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7 years ago I stopped smoking – this is my story.

Wednesday, October 31, 2007 by  
Filed under Daily Blog


Today is a wonderful anniversary for me! This day will always remind me of one of my proudest and most difficult achievements: on October 31, 2000 I smoked the last cigarette of my life. I was a very heavy smoker for over 10 years, and the last three or four years of that time I was more of a chain smoker than a heavy smoker: I was going through more than two cartons of cigarettes per week – 3 packs per day. It was ridiculous. I constantly had a cigarette lit, and sometimes I’d even accidentally light a second one while another one was still burning in the ash tray. I was horribly addicted, and for a long time I honestly thought there was no way I could ever quit, and so I never even tried…

When I finally decided that it was either quit or die, I went cold turkey. There was no winding down, no patches, no hypnotism and no tricks. My thought process was, “Hey it’s better to quickly rip a bandage off rather than take it off slowly!” Just do it. I knew it was going to be hard, but it was even more difficult than I could have imagined. The desire to smoke was so strong that it consumed my thoughts constantly for a long, long time. I would catch myself trying to rationalize why it would be OK to “just have one”, but somehow I was able to fight though all that.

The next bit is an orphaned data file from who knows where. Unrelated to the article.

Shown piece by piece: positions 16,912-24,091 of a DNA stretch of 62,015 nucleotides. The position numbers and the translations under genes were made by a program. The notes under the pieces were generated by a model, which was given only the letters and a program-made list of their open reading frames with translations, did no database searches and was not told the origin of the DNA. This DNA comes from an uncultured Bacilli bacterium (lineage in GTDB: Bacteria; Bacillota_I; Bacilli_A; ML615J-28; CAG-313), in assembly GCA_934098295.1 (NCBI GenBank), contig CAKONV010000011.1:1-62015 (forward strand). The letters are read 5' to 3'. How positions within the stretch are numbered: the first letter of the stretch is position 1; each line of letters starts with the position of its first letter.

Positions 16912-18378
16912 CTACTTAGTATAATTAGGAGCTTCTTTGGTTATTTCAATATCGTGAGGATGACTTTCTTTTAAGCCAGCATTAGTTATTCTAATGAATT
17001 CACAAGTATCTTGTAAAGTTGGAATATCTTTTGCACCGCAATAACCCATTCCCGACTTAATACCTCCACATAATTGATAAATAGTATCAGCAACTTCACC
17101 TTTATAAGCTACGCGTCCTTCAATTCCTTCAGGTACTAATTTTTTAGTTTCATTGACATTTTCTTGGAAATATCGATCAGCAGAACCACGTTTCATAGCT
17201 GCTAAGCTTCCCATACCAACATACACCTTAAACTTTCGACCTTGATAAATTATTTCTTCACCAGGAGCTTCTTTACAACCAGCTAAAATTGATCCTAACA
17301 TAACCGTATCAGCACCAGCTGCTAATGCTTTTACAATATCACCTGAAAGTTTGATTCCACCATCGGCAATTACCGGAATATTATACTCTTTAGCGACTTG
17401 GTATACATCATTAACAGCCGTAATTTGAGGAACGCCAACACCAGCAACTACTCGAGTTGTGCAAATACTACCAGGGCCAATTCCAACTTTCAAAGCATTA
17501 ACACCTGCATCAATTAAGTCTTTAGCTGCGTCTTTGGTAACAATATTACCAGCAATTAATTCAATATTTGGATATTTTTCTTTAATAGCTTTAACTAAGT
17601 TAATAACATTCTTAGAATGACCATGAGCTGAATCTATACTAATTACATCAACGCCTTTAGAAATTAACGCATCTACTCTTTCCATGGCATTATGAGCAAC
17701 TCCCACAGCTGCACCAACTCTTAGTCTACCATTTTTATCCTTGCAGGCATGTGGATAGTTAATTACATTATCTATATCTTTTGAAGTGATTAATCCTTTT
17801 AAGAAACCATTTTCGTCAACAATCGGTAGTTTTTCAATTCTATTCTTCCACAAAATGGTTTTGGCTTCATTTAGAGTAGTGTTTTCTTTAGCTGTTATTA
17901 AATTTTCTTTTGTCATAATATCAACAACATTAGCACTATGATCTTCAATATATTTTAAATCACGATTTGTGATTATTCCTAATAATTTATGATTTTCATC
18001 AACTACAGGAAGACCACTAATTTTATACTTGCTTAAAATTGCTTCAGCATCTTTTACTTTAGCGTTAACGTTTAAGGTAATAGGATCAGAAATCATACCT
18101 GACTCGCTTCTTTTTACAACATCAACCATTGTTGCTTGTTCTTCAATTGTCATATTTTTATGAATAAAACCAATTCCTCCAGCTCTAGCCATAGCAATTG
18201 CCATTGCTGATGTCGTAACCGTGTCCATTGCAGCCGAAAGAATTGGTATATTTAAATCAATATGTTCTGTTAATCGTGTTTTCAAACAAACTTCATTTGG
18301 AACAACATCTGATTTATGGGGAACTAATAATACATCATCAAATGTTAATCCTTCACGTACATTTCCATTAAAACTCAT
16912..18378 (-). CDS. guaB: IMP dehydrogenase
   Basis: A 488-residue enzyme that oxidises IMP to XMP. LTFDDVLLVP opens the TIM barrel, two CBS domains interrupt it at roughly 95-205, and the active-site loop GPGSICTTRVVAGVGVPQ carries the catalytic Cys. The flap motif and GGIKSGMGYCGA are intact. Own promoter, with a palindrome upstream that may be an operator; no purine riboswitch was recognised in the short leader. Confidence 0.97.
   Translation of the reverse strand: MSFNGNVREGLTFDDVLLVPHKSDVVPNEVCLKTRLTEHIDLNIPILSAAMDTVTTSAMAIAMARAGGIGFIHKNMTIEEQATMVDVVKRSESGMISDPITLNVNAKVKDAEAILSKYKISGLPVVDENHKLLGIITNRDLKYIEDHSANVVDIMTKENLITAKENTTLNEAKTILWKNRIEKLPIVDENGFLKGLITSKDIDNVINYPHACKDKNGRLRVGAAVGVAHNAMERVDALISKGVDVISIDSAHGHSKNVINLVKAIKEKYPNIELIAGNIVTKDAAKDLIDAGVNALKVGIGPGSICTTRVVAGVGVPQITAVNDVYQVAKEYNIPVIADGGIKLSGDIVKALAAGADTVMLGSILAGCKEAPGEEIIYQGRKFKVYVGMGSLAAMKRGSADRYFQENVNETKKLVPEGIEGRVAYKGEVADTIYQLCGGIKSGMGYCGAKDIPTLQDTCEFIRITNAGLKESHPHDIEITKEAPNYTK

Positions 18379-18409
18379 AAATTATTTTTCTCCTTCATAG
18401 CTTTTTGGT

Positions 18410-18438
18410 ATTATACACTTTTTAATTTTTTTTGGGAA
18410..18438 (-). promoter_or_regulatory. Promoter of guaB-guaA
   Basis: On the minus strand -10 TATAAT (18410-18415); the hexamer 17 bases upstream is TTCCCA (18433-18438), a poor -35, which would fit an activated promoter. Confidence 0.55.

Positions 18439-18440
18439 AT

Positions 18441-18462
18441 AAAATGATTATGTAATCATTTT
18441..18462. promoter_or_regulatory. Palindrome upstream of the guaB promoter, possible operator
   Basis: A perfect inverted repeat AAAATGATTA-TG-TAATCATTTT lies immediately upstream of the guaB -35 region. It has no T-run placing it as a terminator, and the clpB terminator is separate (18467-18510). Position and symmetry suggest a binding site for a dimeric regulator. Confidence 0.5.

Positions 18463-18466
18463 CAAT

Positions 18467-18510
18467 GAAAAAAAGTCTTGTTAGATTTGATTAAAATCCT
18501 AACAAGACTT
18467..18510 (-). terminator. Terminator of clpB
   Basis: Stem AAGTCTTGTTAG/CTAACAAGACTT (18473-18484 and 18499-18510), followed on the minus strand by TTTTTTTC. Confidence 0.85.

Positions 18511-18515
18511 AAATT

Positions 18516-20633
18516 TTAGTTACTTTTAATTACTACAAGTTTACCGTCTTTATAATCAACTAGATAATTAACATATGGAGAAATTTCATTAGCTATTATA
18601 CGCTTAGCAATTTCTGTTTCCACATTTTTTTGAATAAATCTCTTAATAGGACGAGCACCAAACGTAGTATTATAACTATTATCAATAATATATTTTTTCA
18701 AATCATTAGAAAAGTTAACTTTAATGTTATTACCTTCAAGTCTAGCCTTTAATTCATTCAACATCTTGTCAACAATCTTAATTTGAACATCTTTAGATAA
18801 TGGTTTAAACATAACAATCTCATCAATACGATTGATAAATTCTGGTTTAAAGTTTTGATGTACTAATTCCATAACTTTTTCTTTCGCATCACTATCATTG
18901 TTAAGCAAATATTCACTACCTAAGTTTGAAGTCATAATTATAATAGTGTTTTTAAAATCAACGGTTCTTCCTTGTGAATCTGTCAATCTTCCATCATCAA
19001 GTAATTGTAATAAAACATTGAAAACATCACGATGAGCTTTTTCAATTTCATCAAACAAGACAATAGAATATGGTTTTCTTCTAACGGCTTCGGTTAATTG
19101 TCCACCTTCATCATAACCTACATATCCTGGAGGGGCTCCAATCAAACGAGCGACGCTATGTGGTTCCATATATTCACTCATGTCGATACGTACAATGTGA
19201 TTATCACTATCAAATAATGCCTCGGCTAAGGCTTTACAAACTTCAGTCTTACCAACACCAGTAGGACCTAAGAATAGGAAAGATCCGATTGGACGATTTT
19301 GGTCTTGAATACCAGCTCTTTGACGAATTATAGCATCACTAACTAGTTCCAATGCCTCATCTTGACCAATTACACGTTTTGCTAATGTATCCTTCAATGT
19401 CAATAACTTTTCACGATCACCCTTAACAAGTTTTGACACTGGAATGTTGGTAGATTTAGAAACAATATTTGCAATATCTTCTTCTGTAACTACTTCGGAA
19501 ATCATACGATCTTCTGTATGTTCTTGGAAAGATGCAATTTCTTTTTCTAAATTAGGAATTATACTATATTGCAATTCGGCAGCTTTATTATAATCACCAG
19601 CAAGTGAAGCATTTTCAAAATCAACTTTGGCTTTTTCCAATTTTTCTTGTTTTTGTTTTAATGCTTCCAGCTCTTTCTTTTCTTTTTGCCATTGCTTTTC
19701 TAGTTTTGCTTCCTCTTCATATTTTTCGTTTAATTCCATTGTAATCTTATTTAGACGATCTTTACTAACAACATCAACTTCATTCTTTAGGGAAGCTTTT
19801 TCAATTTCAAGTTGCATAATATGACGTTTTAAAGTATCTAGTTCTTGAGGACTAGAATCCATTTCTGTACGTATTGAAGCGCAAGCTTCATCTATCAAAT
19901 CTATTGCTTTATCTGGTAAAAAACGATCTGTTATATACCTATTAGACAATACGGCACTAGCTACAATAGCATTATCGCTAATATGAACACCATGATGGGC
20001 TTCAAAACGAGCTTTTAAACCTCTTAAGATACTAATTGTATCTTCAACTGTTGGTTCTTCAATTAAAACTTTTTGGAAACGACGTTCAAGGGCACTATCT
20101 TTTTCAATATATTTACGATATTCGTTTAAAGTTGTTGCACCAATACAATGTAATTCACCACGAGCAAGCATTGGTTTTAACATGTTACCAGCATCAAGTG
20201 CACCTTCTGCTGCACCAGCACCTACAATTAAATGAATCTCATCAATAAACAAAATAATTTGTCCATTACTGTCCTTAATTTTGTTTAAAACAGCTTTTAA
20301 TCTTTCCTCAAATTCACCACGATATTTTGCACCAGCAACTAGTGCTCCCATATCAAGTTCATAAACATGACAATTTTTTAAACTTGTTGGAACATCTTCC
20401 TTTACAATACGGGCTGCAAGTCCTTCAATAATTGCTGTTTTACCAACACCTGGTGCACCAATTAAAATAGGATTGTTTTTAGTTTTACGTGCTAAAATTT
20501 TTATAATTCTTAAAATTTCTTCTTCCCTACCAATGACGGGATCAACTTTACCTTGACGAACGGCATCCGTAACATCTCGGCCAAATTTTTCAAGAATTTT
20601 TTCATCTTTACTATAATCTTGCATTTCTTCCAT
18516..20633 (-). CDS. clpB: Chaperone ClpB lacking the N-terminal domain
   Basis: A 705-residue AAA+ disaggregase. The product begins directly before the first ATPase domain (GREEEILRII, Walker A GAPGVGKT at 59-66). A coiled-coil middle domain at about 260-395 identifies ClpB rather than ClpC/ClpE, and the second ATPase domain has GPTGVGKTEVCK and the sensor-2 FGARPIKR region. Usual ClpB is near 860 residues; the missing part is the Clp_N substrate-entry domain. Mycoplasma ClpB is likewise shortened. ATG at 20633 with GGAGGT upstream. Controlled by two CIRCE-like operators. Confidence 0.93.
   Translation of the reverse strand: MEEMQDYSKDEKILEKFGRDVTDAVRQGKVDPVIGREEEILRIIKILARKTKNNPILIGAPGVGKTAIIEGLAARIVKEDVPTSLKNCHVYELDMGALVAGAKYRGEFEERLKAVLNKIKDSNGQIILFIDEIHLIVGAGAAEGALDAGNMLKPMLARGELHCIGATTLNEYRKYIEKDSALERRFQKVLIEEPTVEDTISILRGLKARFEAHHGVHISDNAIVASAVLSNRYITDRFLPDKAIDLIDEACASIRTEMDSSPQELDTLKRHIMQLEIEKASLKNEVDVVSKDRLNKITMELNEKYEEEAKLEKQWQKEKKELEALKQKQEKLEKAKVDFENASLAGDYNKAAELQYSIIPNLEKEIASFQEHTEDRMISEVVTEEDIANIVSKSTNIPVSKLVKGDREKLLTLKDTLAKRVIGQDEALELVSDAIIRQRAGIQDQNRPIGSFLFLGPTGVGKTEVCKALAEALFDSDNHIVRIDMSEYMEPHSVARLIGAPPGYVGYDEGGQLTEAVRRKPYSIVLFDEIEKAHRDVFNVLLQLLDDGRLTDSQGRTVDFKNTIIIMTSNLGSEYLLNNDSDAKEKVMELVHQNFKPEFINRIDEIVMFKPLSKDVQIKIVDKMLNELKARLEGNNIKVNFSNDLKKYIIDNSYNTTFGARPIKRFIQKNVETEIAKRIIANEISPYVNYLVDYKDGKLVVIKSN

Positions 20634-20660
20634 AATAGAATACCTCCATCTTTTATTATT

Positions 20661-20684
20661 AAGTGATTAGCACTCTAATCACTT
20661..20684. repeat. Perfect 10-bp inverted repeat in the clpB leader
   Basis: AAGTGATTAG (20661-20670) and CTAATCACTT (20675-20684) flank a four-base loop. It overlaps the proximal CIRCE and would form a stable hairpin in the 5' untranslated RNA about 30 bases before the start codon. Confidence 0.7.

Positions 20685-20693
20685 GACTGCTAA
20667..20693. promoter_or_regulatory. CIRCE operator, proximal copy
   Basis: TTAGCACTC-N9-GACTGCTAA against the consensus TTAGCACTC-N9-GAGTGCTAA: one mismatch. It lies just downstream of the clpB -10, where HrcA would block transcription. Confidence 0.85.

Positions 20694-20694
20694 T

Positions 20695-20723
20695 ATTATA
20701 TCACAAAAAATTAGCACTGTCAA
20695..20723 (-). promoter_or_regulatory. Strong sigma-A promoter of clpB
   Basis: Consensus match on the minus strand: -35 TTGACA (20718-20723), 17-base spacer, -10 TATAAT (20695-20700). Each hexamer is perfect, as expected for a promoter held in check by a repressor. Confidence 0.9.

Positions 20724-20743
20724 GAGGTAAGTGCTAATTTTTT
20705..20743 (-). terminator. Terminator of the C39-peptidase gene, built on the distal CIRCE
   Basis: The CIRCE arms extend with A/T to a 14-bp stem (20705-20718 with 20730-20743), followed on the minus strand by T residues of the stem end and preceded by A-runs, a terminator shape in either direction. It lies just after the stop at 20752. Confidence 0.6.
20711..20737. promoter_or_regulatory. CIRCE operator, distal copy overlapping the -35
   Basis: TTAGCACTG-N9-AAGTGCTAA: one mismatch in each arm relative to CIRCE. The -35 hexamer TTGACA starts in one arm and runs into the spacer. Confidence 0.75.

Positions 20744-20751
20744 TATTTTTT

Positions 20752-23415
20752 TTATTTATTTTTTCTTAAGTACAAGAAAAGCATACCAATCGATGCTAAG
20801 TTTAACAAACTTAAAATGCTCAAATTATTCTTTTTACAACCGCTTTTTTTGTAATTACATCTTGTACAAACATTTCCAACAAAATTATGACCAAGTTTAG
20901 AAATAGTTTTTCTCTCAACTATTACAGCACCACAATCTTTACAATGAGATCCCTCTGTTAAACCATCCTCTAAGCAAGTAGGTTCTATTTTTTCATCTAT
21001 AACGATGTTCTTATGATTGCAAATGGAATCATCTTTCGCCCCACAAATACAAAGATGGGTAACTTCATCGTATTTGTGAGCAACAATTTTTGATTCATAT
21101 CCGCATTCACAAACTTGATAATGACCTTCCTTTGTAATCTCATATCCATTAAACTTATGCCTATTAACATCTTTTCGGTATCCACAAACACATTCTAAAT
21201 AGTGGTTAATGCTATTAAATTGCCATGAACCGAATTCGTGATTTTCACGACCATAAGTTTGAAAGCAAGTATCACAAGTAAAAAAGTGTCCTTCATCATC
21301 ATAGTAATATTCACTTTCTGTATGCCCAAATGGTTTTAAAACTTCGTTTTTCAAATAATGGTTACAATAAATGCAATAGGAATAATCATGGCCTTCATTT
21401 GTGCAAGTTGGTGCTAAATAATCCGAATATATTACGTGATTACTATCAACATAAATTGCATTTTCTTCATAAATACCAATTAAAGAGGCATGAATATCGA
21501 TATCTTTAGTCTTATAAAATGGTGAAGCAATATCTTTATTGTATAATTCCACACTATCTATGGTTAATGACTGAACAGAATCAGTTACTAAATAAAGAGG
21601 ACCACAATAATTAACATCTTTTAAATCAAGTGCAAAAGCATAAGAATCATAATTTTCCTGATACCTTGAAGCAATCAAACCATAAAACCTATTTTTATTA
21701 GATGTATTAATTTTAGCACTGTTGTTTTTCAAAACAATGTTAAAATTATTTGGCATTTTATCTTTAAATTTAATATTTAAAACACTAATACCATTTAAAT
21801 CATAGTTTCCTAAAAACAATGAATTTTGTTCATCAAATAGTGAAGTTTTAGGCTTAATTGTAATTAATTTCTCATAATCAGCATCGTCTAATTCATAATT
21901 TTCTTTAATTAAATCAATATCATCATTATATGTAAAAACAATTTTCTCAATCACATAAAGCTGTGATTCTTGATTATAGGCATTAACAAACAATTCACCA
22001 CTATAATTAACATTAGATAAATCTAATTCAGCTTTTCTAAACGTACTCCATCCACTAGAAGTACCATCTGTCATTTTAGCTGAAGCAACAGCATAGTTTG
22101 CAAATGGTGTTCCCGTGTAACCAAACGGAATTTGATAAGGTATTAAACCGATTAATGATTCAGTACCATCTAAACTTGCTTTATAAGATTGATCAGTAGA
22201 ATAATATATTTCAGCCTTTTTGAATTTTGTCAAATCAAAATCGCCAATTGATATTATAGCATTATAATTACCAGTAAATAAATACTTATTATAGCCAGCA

I remember about three weeks after I quit smoking our air conditioning went out (it’s still very hot in Florida this time of year) and things at work were going haywire. I actually got in my car and drove to the store with the purpose of buying a pack of cigarettes. I remember sitting in the parking lot of the store thinking, “If you do this, then all the suffering you went through over the past three weeks was for nothing.” Even worse, I knew that I’d probably never have the guts to go through all that again. I honestly believe that if I’d gone in that store and purchased those cigarettes my life would be completely different right now: I’d probably still be a smoker, I’d still be smoking pot, and I doubt very seriously that I would have ever decided to undergo my transformation in 2003. Even though I was hot, irritable, irrational and frustrated, somehow I was still able to recognize the extreme importance of the choice I was about to make.

As I drove home from the store without the cigarettes, I knew that tough days were still ahead, but I also knew I’d just fought the battle that won the war.

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